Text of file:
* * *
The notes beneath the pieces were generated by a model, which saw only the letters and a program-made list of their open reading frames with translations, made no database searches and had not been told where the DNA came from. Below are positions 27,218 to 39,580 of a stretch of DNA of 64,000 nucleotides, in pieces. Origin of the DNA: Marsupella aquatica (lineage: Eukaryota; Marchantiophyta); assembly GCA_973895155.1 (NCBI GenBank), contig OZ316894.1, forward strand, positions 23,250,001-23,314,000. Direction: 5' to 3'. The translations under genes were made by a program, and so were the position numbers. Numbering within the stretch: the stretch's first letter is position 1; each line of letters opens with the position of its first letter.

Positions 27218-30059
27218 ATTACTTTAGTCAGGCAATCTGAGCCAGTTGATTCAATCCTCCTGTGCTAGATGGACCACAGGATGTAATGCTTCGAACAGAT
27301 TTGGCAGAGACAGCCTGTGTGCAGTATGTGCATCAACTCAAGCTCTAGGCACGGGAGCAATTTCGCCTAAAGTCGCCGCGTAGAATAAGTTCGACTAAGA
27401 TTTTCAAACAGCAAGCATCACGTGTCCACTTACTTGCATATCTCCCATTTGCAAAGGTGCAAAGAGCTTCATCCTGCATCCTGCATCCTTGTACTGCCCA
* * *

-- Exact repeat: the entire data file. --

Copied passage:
The notes beneath the pieces were generated by a model, which saw only the letters and a program-made list of their open reading frames with translations, made no database searches and had not been told where the DNA came from. Below are positions 27,218 to 39,580 of a stretch of DNA of 64,000 nucleotides, in pieces. Origin of the DNA: Marsupella aquatica (lineage: Eukaryota; Marchantiophyta); assembly GCA_973895155.1 (NCBI GenBank), contig OZ316894.1, forward strand, positions 23,250,001-23,314,000. Direction: 5' to 3'. The translations under genes were made by a program, and so were the position numbers. Numbering within the stretch: the stretch's first letter is position 1; each line of letters opens with the position of its first letter.

Positions 27218-30059
27218 ATTACTTTAGTCAGGCAATCTGAGCCAGTTGATTCAATCCTCCTGTGCTAGATGGACCACAGGATGTAATGCTTCGAACAGAT
27301 TTGGCAGAGACAGCCTGTGTGCAGTATGTGCATCAACTCAAGCTCTAGGCACGGGAGCAATTTCGCCTAAAGTCGCCGCGTAGAATAAGTTCGACTAAGA
27401 TTTTCAAACAGCAAGCATCACGTGTCCACTTACTTGCATATCTCCCATTTGCAAAGGTGCAAAGAGCTTCATCCTGCATCCTGCATCCTTGTACTGCCCA